SOLIDARITY
ECONOMY
SYSTEM 

PROJECT: urban design proposal, design and urban ecologies studio I - parsons school of design

ADVISOR: gabriela perez rendon

TEAM: michaela kramer & isabel saffon

PARTNERS: UHAB & ridgewood bushwick senior

citizens council (RBSSC)

YEAR: 2016

LOCATION: new york, ny

THEMES: urban design, affordable housing, co-operative housing, gentrification, displacement, urban strategies

The proposal, developed in collaboration with Michaela Kramer and Isabel Saffon as part of the Fall 2015 Design and Urban Ecologies studio at Parsons, aims to address the current affordable housing crisis and recent threats to the neighborhood due to gentrification. The long-term affordability and development of the neighborhood in a holistic and sustainable way is promoted through a system of integrated solidarity economies.

 

A limited equity housing co-op, comprised by shareholders, will own and manage buildings leased by a community land trust. In this proposal, the community becomes connected by shared capacities for living, working, and playing. Affordable housing is complemented by other uses and services, such as a food co-op, a daycare, and co-working spaces. The Solidarity Economy System enhances the currant urban setting, both the social and built environment.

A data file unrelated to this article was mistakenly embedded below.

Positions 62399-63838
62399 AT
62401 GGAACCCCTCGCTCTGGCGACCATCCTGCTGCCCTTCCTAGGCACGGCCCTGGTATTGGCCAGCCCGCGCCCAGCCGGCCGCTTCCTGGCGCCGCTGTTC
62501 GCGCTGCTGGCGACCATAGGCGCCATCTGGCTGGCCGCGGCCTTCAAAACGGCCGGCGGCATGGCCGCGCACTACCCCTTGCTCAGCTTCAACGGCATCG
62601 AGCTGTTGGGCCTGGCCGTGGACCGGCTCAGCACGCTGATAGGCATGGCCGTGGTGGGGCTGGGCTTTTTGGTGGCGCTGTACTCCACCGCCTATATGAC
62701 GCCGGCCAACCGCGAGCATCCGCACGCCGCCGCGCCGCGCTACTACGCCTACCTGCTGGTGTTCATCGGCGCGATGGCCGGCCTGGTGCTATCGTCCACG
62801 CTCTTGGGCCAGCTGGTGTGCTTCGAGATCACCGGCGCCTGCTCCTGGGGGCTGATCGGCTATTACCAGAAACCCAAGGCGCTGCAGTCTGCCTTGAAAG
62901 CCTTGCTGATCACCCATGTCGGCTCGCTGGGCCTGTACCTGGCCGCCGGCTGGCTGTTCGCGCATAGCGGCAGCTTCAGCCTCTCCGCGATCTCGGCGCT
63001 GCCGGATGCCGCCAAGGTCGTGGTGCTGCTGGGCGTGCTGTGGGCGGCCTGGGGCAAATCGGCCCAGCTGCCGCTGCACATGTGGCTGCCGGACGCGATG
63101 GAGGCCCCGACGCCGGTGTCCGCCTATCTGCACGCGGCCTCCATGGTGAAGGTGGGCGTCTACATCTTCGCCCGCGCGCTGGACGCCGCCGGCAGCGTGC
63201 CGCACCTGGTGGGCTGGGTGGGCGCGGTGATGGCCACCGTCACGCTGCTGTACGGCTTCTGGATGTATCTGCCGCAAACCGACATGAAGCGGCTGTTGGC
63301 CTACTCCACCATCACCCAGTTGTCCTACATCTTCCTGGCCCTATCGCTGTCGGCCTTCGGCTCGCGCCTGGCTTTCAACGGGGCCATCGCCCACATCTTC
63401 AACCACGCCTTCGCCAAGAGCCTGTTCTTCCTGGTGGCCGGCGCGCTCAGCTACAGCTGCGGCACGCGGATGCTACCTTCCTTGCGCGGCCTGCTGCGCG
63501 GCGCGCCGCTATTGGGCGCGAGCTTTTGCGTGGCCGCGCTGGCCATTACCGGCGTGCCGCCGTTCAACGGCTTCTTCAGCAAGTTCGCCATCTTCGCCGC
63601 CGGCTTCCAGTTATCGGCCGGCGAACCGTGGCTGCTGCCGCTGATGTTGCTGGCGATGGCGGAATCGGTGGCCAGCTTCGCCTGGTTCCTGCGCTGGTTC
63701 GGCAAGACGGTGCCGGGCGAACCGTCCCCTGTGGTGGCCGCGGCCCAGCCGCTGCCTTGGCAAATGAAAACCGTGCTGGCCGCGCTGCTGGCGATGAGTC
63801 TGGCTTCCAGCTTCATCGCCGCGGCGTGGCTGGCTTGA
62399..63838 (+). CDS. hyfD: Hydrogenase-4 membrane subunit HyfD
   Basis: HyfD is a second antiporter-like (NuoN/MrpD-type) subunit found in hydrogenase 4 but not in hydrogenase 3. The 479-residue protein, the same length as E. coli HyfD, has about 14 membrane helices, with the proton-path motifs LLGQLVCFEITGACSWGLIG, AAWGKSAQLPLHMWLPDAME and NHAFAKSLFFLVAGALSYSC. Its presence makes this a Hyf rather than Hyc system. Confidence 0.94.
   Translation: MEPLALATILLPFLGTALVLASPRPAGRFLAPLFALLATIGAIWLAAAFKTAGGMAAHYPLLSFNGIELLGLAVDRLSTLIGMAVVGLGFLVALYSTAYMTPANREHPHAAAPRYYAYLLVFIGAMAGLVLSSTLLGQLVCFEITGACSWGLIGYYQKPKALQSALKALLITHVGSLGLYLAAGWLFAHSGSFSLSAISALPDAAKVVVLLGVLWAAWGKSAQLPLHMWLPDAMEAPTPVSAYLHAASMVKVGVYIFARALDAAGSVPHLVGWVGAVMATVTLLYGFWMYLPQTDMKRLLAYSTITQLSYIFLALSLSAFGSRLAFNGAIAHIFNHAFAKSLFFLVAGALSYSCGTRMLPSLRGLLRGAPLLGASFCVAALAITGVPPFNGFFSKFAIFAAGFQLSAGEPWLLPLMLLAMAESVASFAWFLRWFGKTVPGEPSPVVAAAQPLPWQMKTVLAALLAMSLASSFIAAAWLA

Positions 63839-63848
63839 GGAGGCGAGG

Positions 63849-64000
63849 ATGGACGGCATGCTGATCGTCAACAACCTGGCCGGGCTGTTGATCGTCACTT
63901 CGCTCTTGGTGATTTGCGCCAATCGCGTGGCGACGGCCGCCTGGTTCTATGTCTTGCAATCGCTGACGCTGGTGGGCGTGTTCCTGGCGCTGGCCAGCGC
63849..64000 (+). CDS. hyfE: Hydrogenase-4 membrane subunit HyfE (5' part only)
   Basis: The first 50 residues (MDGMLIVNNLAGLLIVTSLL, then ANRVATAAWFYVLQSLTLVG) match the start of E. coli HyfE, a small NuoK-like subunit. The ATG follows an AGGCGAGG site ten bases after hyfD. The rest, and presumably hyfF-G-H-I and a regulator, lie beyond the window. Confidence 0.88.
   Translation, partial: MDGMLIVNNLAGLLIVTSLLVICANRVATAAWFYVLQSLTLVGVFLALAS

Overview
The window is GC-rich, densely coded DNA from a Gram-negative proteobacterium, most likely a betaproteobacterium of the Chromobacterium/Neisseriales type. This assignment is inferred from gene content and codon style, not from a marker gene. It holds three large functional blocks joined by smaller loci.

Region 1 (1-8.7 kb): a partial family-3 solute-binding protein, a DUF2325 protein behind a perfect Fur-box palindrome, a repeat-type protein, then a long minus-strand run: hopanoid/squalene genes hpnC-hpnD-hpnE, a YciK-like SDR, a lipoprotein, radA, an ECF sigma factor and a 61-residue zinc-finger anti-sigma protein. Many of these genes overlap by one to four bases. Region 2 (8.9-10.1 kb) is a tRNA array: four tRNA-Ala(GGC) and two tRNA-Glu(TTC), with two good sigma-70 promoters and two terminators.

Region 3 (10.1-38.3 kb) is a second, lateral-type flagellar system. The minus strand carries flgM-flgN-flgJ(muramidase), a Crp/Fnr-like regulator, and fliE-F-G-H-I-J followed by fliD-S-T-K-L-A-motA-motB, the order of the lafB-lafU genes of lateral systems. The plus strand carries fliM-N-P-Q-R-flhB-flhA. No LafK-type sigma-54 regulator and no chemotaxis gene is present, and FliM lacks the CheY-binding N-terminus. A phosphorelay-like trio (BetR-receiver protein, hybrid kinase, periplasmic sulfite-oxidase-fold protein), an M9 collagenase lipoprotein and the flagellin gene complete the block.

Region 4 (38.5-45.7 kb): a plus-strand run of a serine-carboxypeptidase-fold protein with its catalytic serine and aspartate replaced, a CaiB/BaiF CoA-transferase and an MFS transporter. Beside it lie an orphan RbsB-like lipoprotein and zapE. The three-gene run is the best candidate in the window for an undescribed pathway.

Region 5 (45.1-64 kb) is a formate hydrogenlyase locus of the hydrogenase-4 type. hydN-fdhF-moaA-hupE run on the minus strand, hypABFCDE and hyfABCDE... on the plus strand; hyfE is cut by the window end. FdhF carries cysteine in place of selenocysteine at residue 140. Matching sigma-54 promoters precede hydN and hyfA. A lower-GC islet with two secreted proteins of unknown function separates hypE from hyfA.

PROJECT

ADVISOR

TEAM

PARTNERS

YEAR

LOCATION

THEMES

urban design proposal

design and urban ecologies studio I

parsons school of design

gabriela perez rendon

michaela kramer & isabel saffon

UHAB & ridgewood bushwick senior

citizens council (RBSSC)

2016

new york, ny

urban design, affordable housing,

co-operative housing, gentrification, displacement, urban strategies

The project strategically uses existing co-ops and other underutilized structures identified through a spatial analysis of the housing conditions and housing stock in Bushwick. First, 17 buildings that are currently being formed into a community co-op form the basis or core of the project. Second, the project aims to incorporate existing co-ops that are currently at risk. Third, we identified vacant and distressed buildings that are underutilized and available for housing. Finally, we see an opportunity in the many 1-floor garages, that due to 70% of Bushwick households not owning a car, are often vacant or being used as storage. 

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